I started watching the dancers and I started watching their feet, you know, with tango, you always look at the feet, but what captivated me, the music. That 1930s, 1940s music, it didn't sound old. It just sounded, kind of connected with me. And I could sit, I realized I could sit one, two hours without moving and not be bored. And that's what captivated me. And then Chewy said that as he has some teaching background, at that point, he wanted to start and bring new, fresh blood into the community and kind of give a new start and I said, you know what? I don't know anything about dance. Let's do it. So he wasn't the driver of this. And I helped out. And then the realize the students are looking up at the assistant and I'm like Oh! I have to learn how to dance really well. And, um, we worked really hard and, um, that's, that's it. And that's how we kept going for over 12 years, who had been teaching in Pittsburgh together, became founders of PGH Tango Connection. And go to Argentina with our students and, um, just continue learning and share our knowledge with the students.
Samantha: Yeah, that's amazing. Um, So a lot that I want to dive into, I want to kind of start by grounding our listeners because it is a primarily ballroom audience that this podcast caters to, um, about the Argentine tango style and what makes it different and similar to American tango or international tango that we're a little bit more familiar with. So if you had to describe the Argentine style to someone that has never seen tango danced before, how would you describe that?
Yulia: So for us Argentine, tango has, is a dance, that's all based on the connection of two people. And I call it like a love triangle. It's a leader, follower, and the music and they are always together. And leaders lead, followers follow, but leaders don't just randomly lead, they follow the music. So leaders in some way are also followers of the music and the follower follows the leader and the follower also listens to the music. And that for me, for me is kind of one of the core parts of the Argentine tango that has nothing to do with the steps. The steps become secondary. We don't care for the sequences and patterns. All we care is about our embrace and how our embrace makes us feel. And the feeling with music and each other's feeling creates, um, that inspiration to the way we want to move our body.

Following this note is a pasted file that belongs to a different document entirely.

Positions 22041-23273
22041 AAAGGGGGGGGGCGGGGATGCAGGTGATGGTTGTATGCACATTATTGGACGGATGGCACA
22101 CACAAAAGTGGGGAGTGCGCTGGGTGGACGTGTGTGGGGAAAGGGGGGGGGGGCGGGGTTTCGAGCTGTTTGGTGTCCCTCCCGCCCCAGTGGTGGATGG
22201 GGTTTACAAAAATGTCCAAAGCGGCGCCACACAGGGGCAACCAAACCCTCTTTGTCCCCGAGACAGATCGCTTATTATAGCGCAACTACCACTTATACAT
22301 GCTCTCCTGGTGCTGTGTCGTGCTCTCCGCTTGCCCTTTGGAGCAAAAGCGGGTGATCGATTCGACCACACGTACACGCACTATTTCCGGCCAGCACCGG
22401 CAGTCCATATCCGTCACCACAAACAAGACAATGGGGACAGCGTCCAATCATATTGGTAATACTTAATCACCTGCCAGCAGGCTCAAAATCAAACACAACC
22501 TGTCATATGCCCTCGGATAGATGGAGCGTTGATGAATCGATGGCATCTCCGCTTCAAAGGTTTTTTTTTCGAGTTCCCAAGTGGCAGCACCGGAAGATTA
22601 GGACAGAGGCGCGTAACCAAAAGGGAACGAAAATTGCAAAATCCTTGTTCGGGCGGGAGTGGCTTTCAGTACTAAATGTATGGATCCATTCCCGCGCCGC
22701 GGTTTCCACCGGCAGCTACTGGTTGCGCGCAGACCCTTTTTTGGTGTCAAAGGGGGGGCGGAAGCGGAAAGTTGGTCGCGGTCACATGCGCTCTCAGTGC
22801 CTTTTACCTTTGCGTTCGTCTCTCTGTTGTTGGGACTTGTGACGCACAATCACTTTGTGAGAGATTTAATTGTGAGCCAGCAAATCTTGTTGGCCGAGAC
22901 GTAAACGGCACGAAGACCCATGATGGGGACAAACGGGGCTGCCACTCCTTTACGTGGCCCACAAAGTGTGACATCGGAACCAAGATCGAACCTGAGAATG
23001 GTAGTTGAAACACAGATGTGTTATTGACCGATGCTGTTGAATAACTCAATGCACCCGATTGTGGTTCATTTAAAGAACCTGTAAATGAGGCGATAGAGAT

So that's, that's, that's how I see it. I don't know if you want to agree or you have your own way of saying it.
Koichiro: No, that's fine. Yeah.
Yulia: So for us, When we teach, even introduce, um, tango, uh, beginner classes. We don't show necessarily patterns. We show how the body works. So with humans, we have our disassociation, we have our natural movements and how we can apply that in our movement together as two people. And then from there, eventually, we do teach vocabularies and different patterns, but then we don't stick to them. We, um, constantly changing, constantly evolve. So for us, we don't create like a safety net or like a safety box of our movements, for our safety is our connection. The moment we embrace each other, it gives us the full story of each other.
Samantha: Yeah. So let's talk about that embrace for a moment, because I feel like, um, that is definitely one of the hurdles moving from the ballroom world to the tango world that a lot of dancers struggle with because it is such a different way of connecting.
You mentioned that, you know, Chewy would come home with lipstick on his collar. Um, that's part of, kind of the, the close upper embrace that you have in tango. So what are your connection points and how are you communicating lead and follow through that embrace.